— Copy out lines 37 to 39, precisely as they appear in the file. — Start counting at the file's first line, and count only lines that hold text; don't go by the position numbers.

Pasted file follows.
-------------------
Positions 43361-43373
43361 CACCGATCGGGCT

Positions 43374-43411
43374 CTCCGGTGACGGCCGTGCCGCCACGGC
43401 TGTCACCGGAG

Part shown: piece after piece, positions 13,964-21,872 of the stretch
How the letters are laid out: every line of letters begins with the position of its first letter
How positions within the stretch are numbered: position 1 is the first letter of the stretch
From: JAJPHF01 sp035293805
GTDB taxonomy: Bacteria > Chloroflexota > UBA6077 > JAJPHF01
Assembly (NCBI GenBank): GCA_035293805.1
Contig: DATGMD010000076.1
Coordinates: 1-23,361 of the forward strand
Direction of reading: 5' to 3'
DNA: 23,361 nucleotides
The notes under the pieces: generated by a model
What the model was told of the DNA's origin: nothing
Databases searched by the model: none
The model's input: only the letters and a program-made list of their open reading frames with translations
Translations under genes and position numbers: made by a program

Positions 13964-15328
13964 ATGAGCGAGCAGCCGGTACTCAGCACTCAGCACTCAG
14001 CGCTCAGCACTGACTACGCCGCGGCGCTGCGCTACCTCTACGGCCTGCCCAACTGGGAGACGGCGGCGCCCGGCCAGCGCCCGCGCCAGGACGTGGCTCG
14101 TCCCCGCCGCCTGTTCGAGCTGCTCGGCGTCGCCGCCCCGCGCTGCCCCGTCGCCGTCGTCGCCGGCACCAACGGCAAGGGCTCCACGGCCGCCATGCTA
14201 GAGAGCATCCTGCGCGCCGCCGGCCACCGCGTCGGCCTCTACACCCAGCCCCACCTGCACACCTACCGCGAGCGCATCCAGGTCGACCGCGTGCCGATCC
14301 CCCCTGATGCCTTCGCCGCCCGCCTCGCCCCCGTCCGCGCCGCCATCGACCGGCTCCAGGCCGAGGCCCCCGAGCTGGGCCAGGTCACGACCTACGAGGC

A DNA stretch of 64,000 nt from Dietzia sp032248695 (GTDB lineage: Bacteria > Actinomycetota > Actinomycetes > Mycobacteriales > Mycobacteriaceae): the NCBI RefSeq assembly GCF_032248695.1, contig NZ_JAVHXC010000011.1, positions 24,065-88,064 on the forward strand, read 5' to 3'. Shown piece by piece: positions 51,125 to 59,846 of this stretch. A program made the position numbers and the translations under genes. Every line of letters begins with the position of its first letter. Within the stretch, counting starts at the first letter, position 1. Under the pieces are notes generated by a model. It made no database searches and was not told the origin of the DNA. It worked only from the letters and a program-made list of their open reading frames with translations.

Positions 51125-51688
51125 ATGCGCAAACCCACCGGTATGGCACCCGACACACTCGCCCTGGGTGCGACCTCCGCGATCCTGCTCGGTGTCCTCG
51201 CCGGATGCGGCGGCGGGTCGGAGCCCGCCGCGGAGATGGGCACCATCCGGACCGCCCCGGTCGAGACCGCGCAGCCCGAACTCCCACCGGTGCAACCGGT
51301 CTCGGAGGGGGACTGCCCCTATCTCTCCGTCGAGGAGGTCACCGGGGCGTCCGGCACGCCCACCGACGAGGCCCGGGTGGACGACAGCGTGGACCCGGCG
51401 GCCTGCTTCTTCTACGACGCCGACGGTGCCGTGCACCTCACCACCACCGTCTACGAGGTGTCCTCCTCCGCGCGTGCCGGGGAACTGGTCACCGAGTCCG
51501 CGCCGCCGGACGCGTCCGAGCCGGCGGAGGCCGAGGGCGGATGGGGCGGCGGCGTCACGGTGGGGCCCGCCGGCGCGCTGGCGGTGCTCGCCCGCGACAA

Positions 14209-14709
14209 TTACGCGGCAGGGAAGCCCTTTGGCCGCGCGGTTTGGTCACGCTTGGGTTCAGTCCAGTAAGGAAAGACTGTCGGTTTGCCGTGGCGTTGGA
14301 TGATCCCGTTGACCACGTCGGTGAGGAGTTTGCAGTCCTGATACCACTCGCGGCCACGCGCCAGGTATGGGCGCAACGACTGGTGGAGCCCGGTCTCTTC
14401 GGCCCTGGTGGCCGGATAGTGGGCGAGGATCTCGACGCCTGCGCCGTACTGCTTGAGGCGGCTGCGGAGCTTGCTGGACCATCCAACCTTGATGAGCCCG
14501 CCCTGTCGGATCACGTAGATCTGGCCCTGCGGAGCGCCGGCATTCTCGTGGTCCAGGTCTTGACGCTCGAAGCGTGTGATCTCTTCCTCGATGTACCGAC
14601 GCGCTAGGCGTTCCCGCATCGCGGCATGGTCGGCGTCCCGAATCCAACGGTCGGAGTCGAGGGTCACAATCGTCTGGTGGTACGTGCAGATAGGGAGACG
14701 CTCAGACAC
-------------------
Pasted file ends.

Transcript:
14401 GGCCCTGGTGGCCGGATAGTGGGCGAGGATCTCGACGCCTGCGCCGTACTGCTTGAGGCGGCTGCGGAGCTTGCTGGACCATCCAACCTTGATGAGCCCG
14501 CCCTGTCGGATCACGTAGATCTGGCCCTGCGGAGCGCCGGCATTCTCGTGGTCCAGGTCTTGACGCTCGAAGCGTGTGATCTCTTCCTCGATGTACCGAC
14601 GCGCTAGGCGTTCCCGCATCGCGGCATGGTCGGCGTCCCGAATCCAACGGTCGGAGTCGAGGGTCACAATCGTCTGGTGGTACGTGCAGATAGGGAGACG